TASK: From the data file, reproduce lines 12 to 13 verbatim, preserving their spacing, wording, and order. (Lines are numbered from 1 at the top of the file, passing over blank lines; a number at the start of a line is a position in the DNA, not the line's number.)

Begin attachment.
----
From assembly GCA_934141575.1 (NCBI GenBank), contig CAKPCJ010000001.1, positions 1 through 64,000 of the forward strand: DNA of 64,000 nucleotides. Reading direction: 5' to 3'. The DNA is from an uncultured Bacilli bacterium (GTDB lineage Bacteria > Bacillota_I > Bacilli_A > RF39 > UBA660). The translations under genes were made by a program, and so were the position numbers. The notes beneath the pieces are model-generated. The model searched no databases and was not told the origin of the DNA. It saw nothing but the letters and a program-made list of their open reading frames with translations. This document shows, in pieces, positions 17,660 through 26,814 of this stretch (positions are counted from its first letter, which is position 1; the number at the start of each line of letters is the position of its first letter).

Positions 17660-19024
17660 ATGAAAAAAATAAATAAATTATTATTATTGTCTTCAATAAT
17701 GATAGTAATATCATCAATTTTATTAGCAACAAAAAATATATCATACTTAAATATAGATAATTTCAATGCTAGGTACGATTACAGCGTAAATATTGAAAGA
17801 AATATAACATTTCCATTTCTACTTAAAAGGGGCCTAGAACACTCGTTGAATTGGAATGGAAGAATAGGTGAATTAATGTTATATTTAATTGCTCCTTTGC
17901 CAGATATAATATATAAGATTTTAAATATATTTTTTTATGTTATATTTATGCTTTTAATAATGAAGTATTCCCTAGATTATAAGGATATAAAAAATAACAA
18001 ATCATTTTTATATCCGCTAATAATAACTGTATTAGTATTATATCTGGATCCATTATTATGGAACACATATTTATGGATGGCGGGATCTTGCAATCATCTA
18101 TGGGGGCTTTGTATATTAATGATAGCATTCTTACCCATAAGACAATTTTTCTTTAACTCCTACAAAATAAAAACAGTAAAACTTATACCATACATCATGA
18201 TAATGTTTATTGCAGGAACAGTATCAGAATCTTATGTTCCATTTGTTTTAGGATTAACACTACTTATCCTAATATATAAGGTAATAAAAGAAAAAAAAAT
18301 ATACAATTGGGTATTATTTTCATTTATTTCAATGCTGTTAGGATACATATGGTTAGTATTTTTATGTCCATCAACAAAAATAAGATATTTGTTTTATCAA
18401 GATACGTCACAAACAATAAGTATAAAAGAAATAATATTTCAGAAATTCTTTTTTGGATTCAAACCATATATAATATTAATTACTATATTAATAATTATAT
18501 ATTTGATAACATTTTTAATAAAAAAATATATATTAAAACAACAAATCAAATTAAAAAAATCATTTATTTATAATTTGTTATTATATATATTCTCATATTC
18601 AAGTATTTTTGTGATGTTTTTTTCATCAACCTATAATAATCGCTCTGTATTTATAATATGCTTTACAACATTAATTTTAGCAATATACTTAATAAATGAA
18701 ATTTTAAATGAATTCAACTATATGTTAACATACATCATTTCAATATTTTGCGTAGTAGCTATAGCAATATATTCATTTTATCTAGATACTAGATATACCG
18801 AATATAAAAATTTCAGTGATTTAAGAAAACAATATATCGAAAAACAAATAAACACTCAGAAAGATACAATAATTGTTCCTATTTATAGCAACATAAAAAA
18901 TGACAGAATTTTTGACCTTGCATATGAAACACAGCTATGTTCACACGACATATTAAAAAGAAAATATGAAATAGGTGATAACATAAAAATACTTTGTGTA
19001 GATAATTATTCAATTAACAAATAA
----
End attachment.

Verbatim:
18501 ATTTGATAACATTTTTAATAAAAAAATATATATTAAAACAACAAATCAAATTAAAAAAATCATTTATTTATAATTTGTTATTATATATATTCTCATATTC
18601 AAGTATTTTTGTGATGTTTTTTTCATCAACCTATAATAATCGCTCTGTATTTATAATATGCTTTACAACATTAATTTTAGCAATATACTTAATAAATGAA